A Night at the Theater: Seeing a Show in Northern Door County

It’s a warm June evening as my husband Tim and I turn onto Peninsula Players Road. When we reach the Peninsula Players parking lot, we’re halted by a young lady in an orange vest who greets us serenely and asks if we’ve been to the Players before. “Yes,” we tell her, and she points us to her counterpart in a gravel parking lot to her left. The drive declines sharply as we pull into the parking area which is surrounded by trees. There’s even one right in the middle of the lot. We slowly drive past it to meet the parking attendant who instructs us to back in to a spot. I grab a jacket as I climb down from our truck—it’s warm now, but as the sun goes down, so will the temperature. My husband bug-sprays himself.

Looking out for the other vehicles who are backing in around us, we cross the parking lot and follow a stone staircase down toward a looming red building that is somewhat camouflaged in the trees. The stone path forks, and signs point us to “Box Office” and “Beer Garden.” We turn right toward the box office. It’s a small building separate from the theater. There we encounter no line, only a pleasant attendant who sells us our tickets and lets us pick our seats.

After securing our seats in the lower section, we mosey down another path toward the beer garden. A bar is set up in a small brown hut, and nearby are about a dozen wooden tables, most occupied by groups of friends who’ve gathered to eat picnic supper before the show. They’re noshing and talking happily as big band music plays in the background. No seats are readily available, but we don’t mind. Tim and I stroll all the way to the water and enjoy the view of Green Bay. It’s still too early for the sunset, but this will be a perfect spot to see it during intermission.

A trip to Peninsula Players is magical, no matter how many times you’ve been. The theater group has been putting on great plays since 1935, and in this location since 1937. The entire theater campus was a boys’ camp which was gradually transformed from an outdoor stage to the open-air, nearly-three-season theater that is present today. Performances themselves are put on under the shelter of a roof, but the “lobby” is outdoors in the surrounding garden. Strings of lights swoop through the trees and abundant foliage and flora maintain the fairy-garden feel of the place.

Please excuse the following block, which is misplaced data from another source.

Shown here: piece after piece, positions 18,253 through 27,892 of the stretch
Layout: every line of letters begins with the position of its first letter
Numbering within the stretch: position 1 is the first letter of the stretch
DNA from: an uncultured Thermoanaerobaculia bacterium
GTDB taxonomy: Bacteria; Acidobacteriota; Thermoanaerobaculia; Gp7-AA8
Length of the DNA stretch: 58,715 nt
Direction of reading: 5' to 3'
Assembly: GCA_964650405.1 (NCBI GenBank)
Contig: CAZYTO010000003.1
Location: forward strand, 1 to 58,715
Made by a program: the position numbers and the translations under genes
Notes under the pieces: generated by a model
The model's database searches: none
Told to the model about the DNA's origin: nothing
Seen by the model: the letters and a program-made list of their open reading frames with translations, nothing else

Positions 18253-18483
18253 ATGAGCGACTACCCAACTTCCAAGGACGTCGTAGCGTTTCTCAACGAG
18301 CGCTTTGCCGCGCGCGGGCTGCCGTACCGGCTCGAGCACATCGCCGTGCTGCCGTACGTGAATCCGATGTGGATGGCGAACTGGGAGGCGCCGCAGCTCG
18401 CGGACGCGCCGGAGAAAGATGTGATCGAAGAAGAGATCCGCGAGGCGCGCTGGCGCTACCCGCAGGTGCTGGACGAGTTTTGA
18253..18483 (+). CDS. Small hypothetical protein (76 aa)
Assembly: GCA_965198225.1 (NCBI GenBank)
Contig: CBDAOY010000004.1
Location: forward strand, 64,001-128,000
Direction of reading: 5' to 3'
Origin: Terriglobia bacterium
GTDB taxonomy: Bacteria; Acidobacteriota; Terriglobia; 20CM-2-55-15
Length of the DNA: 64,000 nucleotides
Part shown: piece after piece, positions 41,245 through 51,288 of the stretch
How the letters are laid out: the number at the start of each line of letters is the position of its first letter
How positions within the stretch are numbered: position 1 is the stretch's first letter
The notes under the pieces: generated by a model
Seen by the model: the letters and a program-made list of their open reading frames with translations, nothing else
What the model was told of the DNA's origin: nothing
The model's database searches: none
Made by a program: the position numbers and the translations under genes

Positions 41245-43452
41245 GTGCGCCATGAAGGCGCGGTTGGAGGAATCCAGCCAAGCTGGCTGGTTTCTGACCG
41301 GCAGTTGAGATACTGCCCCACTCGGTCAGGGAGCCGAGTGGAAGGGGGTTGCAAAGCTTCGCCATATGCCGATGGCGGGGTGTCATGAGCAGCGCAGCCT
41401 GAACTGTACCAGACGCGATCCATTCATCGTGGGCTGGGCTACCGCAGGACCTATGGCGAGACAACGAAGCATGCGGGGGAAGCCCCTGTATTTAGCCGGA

Diners begin to drift toward the theater, so Tim and I follow. We easily find our seats. Ushers pull huge curtains over the entrances to block the early-evening sunlight and we settle in to enjoy the play Now and Then. It’s a love story set in the early 1980’s, with only four cast members. Some are familiar faces we’ve seen in Players shows before. The acting is great, and the story develops a twist just before the lights come on for intermission.

We emerge from the theater to find darkness has all but settled in the forest. I wait in line for the bathroom, then join Tim in the beer garden. There, most theater-goers have circled round a massive rectangular fire pit, where there is a roaring blaze. We catch a glimpse of the sun through the trees as it sinks below the horizon.

We talk briefly about the play. We have been fortunate to have seen several plays and one musical at the Peninsula Players. Most were comedies, and all were well-done. Now and Then, a drama with hints of comedy and a sprinkle of science fiction, is living up to our expectations.

A gentle tone interrupts our conversation to remind us the show will recommence in five minutes. We hurry to take our seats. A new character has entered the story, and the plot continues to develop rapidly in the second half. By the end, both Tim and I have tears streaming down our cheeks. After the show, we climb back up the stone steps to the parking lot. It’s a bit of a free-for-all to get out of the parking lot, but I imagine that’s why we were instructed to back in to our parking spaces. On the drive home we discuss the themes of the play and the acting. Theater makes us contemplate our own lives in ways that film and television rarely can.

Distance from the Blacksmith Inn: Driveable in 14 minutes (8.4 miles)

Pre-registration required: Depends on ticket availability

Cost: Varies, $39-45

 

Door County has a wealth of quality theater companies. Also on the bay side, located within Peninsula Park is Northern Sky Theater. This truly open-air theater presents excellent family-friendly musicals in most weather. Shows are often stories about Wisconsin and the midwest, making them relatable and familiar.

Distance from the Blacksmith Inn: Driveable in 13 minutes (9.6 miles)

Pre-registration required: Depends on ticket availability

Cost: Varies, $22-29

 

Nearest to the Blacksmith Inn on the lakeside is Door Shakespeare. Also an open-air theater experience, this company presents pieces by its namesake in the garden at Bjorklunden. Featuring just two pieces each season, performances are polished and intimate. You need not be an aficionado of the bard to appreciate Door Shakespeare’s sometimes traditional and sometimes humorous interpretations.

Distance from the Blacksmith Inn: Driveable in 7 minutes (3 miles)

Pre-registration required: Depends on ticket availability

Cost: Varies, $30 and up

 

After your afternoon or evening at the theater, pull up a chair on your balcony at the Blacksmith Inn and mull over the the show and the meaning of life. Check availability to reserve your room.

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